Imagine buying a new house with ceiling lights in some rooms, wall lights in the bathrooms and a pair of outdoor fixtures flanking the front door.
Sounds like a Spartan lighting plan? That was the norm just 20 years ago, when lighting was an afterthought and "lighting plan" was an oxymoron.
Along came home tours, the Internet, HGTV and a flurry of home magazines that enabled consumers to, literally, see the light. Manufacturers multiplied their light-fixture offerings, lighting plans were attached to architectural plans and home buyers upped their lighting demands. Big time.
"What used to be 'upscale lighting' has moved down even to tract homes, too," reports Debbie Kosters, vice president of Inland Electric in Shorewood, which supplies builders, architects and homeowners. "Consumers want it and the builders are giving it to them. It's not necessarily that lighting is a bigger part of the house budget because there are just so many more products, with better finishes, available now at all prices." Ditto for lighting control, adds Kosters, which now routinely includes such features as motion sensors and dimmers, at least.
The notion of hiring a lighting designer, once limited to builders of pricy residences and commercial buildings, has trickled down also.
"I'm not just working with the very high-end buyer anymore," says Peter Hugh of Hugh Lighting Design LLC in Oak Park. "Even if the client doesn't hire me to do his whole house, he may ask me to do a special room such as a media room. And you'd be surprised what you can do on a modest budget."
For those with tight budgets, Hugh recommends concentrating on the kitchen and the master bathroom, if the latter is your retreat. When a client shows him magazine pictures of a room she likes, he asks her to describe what she likes about the room's lighting, not the specific fixture featured. "Is it romantic? Spa-like? Exciting?" he asks. "You can achieve these things with different fixtures."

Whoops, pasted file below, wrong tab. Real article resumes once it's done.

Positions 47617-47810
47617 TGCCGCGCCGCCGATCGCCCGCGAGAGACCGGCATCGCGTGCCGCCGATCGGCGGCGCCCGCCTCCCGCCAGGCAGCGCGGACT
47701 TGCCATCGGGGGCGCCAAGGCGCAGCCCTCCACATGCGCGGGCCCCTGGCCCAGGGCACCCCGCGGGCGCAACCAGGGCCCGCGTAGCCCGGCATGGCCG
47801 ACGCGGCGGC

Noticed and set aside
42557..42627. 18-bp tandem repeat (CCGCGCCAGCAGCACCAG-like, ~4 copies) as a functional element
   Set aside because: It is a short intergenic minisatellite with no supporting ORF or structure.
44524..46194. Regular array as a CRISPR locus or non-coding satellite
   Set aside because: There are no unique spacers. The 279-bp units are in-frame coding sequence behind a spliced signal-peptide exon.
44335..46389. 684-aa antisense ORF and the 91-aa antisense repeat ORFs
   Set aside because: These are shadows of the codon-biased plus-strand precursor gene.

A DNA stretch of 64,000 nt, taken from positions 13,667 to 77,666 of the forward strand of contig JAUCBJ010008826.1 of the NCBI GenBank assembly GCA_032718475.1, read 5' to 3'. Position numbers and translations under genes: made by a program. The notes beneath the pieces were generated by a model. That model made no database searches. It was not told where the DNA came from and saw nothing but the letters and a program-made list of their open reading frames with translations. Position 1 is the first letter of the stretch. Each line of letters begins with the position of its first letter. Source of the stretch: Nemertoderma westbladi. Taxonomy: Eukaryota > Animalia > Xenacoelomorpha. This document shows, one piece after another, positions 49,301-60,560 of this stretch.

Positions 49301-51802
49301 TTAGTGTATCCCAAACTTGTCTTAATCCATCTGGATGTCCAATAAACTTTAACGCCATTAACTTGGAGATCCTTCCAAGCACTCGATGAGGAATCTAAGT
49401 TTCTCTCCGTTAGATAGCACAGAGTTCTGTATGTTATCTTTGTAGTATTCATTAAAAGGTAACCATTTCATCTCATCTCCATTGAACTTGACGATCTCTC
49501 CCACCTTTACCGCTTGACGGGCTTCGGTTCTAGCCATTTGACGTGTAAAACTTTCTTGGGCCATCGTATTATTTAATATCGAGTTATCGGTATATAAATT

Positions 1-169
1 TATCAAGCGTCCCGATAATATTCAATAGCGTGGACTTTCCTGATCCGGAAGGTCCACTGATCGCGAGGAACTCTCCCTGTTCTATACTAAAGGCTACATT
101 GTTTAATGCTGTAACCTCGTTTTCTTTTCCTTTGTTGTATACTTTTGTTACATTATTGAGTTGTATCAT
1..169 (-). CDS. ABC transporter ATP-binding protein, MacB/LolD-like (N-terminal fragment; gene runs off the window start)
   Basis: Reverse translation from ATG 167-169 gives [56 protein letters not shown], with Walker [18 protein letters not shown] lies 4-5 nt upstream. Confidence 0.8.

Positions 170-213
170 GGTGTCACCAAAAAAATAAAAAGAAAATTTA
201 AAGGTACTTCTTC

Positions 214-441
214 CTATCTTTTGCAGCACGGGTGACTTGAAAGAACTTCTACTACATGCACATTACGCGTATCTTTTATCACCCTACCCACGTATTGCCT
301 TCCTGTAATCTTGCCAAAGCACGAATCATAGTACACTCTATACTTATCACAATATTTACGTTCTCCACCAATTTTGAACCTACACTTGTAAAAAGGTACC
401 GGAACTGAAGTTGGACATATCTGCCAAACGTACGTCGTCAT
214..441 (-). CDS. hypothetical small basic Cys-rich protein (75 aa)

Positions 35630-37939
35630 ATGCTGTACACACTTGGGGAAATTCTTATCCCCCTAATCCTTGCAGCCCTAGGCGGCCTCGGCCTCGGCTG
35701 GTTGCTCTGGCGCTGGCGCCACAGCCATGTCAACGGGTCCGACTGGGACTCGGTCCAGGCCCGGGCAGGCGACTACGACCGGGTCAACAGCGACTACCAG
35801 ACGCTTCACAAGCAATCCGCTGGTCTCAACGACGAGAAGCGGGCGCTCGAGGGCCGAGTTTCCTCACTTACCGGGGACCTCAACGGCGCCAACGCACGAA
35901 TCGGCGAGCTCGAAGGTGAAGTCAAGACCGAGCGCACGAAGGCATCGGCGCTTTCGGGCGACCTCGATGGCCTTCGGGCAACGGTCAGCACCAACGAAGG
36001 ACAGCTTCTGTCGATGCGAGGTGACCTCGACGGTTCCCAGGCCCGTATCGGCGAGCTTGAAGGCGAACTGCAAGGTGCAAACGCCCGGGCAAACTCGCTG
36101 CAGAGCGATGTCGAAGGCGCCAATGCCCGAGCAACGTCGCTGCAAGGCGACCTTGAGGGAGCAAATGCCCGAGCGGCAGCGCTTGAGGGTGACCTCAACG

For a multipurpose room such as a great room or a finished basement (lighting designers' greatest challenges), Hugh helps a homeowner design lighting that can break up the room into different zones. Then the homeowner can program the correct ambience for each zone.
For Paul Girard's South Barrington house, for example, Hugh specified one pre-set control that sets the great room stage for dinner preparation, with light from pendants over the island and fixtures under the cabinets. Another sets the stage for dinner time, lighting the chandelier over the table and soft accents on the kitchen cabinets. Another lights the family room end of the room for relaxing, with accent lights on artwork and lamps for reading.
Hugh says homeowners are more likely to scrutinize their new home's lighting for several reasons.
"One, the buyer is more sophisticated and is no longer willing to settle for one-size-fits-all lighting the builder is offering. Two, he wants to save energy and is looking at energy-savings options. Three, he wants to 'age in place.' So he wants better light and less glare," said Hugh.
Those who have lived with a poorly lit house know it can get better, Hugh added. That includes Vicky Bush-Joseph of Hinsdale, who hired Tiburon Homes LLC to build her house in 2006.
"In the kitchen, for example, our old house had one light overhead and one over the sink," said Bush-Joseph. "This time, we knew we needed more."
Bush-Joseph's new kitchen has hanging lights over work areas, the table and the island; under- and inside-cabinet lighting; and cans that illuminate the sink and the kids' artwork wall. The rest of the house is equally well-lit. With her interior designer's lighting plan as a guide, the whole family joined her shopping for fixtures. Her son chose a bedroom light/fan combination that resembles airplane wings, while her daughter surfed the Net for her bedroom fixture, then found one with just the right amount of sparkle at a local shop.